Justice in a globalizing world : resolving conflicts involving workers rights beyond the nation state

Part of book or chapter of book, Research English OPEN
FUDGE, Judy ; MUNDLAK, Guy (2013)
  • Publisher: Cambridge University
  • Subject: Globalization | European Union | K | Posted workers | World Trade Organization | Labour law | Social dumping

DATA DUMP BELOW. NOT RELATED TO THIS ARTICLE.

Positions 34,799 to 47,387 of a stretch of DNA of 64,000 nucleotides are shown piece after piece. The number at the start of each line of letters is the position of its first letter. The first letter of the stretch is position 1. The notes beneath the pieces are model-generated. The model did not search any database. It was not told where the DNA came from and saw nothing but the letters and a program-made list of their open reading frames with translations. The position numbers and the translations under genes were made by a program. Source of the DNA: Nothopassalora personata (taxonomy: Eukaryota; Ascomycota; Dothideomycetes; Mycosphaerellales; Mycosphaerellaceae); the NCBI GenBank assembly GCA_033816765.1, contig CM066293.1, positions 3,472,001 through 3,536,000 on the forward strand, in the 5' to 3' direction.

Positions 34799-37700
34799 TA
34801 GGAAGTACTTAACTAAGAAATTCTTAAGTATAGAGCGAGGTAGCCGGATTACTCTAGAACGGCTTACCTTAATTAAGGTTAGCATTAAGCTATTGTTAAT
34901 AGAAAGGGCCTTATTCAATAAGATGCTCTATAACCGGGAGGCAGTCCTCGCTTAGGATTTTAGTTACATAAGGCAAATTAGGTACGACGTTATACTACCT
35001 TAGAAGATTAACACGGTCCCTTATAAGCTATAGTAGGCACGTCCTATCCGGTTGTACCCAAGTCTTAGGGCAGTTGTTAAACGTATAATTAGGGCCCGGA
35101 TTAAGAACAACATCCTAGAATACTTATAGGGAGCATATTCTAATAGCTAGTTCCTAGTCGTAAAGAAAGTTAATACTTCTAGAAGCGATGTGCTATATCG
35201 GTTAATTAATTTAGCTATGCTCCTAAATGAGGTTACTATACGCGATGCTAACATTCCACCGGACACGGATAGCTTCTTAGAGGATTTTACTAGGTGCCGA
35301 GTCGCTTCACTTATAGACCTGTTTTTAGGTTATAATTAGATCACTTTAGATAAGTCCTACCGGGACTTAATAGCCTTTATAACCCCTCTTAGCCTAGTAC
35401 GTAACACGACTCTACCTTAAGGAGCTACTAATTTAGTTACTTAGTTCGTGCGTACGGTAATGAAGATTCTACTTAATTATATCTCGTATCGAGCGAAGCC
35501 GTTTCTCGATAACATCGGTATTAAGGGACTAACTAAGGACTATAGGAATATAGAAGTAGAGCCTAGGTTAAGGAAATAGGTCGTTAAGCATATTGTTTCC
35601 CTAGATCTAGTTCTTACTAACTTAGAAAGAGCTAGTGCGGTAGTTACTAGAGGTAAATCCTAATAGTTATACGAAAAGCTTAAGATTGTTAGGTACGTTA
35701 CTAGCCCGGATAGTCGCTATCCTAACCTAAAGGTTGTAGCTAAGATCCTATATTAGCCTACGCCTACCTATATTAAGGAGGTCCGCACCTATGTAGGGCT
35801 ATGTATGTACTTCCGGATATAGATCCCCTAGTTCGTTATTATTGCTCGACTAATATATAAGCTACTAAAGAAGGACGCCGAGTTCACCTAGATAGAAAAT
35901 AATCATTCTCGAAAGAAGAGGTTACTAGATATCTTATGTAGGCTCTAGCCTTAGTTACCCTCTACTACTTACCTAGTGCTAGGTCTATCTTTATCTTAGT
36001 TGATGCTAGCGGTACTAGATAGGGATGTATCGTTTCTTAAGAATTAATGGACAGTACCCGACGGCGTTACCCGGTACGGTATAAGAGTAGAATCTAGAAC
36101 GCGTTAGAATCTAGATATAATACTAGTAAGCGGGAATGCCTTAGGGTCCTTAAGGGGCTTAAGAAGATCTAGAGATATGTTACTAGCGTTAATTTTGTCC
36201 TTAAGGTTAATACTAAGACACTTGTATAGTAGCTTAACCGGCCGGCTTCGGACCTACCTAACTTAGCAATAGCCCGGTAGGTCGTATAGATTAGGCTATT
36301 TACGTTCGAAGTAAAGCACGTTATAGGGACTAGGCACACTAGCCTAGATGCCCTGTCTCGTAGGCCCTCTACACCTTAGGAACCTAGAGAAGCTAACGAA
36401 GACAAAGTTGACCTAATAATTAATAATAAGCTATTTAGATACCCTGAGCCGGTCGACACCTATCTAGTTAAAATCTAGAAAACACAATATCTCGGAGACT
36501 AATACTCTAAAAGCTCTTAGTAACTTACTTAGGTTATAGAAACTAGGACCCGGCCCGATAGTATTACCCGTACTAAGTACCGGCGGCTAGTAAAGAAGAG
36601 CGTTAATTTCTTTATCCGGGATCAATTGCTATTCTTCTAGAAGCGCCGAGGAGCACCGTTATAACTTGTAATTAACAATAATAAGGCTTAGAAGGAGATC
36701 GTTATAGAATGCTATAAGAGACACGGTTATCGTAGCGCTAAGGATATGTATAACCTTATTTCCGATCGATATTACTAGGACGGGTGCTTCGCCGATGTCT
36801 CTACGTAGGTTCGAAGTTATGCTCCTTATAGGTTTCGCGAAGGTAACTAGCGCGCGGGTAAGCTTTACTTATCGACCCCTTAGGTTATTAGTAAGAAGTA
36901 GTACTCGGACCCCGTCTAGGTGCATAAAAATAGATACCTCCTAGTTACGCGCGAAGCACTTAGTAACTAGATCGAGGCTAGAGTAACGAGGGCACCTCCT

This paper focuses on two examples – first, the imposition of tariffs on tires made in China and exported to the United States, which culminated in a decision of World Trade Organization’s (WTO) appellate body to uphold the US tariffs, and, second, the development of the European law, especially the decisions of the Court of Justice of the European Union, on posted workers in the context of public procurement – in which labour concerns transcend the nation state’s borders and the relevant agents (states, municipalities, NGOs, trade unions, employers, industry associations) are in conflict outside the familiar space of the nation state. The examples refer to different markets – goods and capital, on the one hand, and services and labour, on the other, and they operate on different scales, the international in one case and the transnational (or regional) in the other. They also focus on qualitatively different governance regimes, which involve different constellations of political and social actors and different relationships between economic and social/political integration. Drawing on Fraser’s discussion of “abnormal justice”, a situation in which the traditional discourse and grammar of justice are being doubted, the paper juxtaposes the case studies in order to highlight three political dilemmas (“what”, “who”, and “how”) that arise in the context of abnormal justice and to illustrate how these dilemmas are interconnected. Although both cases exemplify the “what” question, the paper emphasizes the “who” and “how” dimensions of justice, arguing that if the process for resolving the conflict is fair, inclusive, and dynamically open to challenges, then its outcomes on distributive justice are more likely to be considered legitimate and persuasive.
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